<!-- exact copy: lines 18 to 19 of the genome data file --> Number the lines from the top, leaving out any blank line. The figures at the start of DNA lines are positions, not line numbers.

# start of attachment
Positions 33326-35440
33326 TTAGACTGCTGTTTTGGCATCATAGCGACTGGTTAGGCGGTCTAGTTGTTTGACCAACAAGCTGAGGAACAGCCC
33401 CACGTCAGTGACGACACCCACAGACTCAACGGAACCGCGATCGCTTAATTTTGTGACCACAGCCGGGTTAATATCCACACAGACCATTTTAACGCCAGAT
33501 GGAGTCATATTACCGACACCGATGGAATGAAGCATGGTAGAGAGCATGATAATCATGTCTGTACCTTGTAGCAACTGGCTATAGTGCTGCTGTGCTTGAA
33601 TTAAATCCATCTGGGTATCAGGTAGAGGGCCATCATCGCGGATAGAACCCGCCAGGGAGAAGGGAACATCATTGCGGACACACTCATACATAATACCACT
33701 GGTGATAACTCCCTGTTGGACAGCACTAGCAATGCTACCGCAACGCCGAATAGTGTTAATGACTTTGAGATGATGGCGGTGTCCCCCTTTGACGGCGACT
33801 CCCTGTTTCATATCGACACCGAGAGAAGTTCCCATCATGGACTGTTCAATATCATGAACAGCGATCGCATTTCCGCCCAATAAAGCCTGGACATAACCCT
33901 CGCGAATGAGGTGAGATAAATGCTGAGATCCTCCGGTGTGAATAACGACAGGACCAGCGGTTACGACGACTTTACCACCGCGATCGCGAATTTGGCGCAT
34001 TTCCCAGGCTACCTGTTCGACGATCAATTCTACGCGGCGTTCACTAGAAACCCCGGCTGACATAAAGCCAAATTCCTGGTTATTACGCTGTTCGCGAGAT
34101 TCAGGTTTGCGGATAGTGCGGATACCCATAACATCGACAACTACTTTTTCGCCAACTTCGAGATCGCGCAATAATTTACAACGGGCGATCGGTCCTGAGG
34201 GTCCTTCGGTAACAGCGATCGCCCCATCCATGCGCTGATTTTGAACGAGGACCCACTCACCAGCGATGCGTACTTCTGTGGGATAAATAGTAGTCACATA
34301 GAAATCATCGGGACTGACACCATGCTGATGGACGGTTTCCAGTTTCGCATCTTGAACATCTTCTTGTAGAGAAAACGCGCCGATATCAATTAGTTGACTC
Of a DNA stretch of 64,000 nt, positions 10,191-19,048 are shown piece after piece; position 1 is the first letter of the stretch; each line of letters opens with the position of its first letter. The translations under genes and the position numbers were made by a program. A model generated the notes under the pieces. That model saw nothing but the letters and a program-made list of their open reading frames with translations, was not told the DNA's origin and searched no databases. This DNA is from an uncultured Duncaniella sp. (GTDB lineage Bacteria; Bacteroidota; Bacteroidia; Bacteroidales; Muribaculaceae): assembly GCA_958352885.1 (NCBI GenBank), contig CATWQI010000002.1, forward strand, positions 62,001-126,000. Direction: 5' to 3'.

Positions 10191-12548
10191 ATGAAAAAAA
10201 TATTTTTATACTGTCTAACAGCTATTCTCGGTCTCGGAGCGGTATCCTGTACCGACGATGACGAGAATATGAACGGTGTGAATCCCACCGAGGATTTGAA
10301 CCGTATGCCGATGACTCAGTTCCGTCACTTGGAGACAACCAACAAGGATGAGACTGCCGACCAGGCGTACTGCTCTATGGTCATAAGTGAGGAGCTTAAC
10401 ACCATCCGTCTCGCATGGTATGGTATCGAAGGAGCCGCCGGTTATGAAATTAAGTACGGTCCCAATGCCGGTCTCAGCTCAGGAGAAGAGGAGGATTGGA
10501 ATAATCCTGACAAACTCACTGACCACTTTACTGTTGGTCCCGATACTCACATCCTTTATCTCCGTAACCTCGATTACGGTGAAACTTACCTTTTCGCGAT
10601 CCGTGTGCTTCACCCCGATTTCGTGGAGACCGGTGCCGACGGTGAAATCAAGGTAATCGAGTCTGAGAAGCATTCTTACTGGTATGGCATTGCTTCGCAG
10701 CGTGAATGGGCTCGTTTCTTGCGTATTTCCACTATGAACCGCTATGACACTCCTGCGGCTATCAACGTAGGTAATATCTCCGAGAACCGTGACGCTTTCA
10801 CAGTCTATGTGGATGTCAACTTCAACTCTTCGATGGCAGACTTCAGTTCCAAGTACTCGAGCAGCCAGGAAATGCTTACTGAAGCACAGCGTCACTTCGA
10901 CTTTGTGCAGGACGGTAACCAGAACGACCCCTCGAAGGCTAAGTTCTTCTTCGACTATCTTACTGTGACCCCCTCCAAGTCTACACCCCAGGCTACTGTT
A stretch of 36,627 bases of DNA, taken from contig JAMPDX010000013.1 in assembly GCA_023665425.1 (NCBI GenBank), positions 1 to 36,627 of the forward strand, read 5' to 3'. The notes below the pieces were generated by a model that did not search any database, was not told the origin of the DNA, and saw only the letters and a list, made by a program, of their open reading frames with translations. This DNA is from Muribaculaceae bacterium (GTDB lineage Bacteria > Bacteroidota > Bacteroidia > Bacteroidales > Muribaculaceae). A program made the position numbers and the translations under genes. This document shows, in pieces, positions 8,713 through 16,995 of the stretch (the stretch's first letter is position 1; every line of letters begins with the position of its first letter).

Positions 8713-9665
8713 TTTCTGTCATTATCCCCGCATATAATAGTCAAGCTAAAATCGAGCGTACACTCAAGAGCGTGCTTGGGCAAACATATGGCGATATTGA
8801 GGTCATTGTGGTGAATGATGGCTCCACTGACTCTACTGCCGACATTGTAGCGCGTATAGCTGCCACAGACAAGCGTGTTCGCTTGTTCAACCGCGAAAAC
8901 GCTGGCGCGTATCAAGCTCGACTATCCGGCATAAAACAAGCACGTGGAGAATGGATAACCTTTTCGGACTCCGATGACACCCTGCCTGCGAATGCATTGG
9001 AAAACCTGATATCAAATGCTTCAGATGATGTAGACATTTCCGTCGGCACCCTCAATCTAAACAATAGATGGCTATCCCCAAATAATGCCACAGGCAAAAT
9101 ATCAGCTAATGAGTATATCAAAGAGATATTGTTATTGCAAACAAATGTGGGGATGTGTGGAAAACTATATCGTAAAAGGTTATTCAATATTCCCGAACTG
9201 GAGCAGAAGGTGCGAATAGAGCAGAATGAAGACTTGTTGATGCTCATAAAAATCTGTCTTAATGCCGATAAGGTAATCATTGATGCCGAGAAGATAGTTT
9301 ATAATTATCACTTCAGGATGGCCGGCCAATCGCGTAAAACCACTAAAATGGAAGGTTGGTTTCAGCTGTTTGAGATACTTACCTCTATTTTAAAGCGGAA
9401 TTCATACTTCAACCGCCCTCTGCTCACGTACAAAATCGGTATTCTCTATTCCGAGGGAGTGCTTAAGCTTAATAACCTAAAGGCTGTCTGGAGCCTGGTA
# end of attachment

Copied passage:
10401 ACCATCCGTCTCGCATGGTATGGTATCGAAGGAGCCGCCGGTTATGAAATTAAGTACGGTCCCAATGCCGGTCTCAGCTCAGGAGAAGAGGAGGATTGGA
10501 ATAATCCTGACAAACTCACTGACCACTTTACTGTTGGTCCCGATACTCACATCCTTTATCTCCGTAACCTCGATTACGGTGAAACTTACCTTTTCGCGAT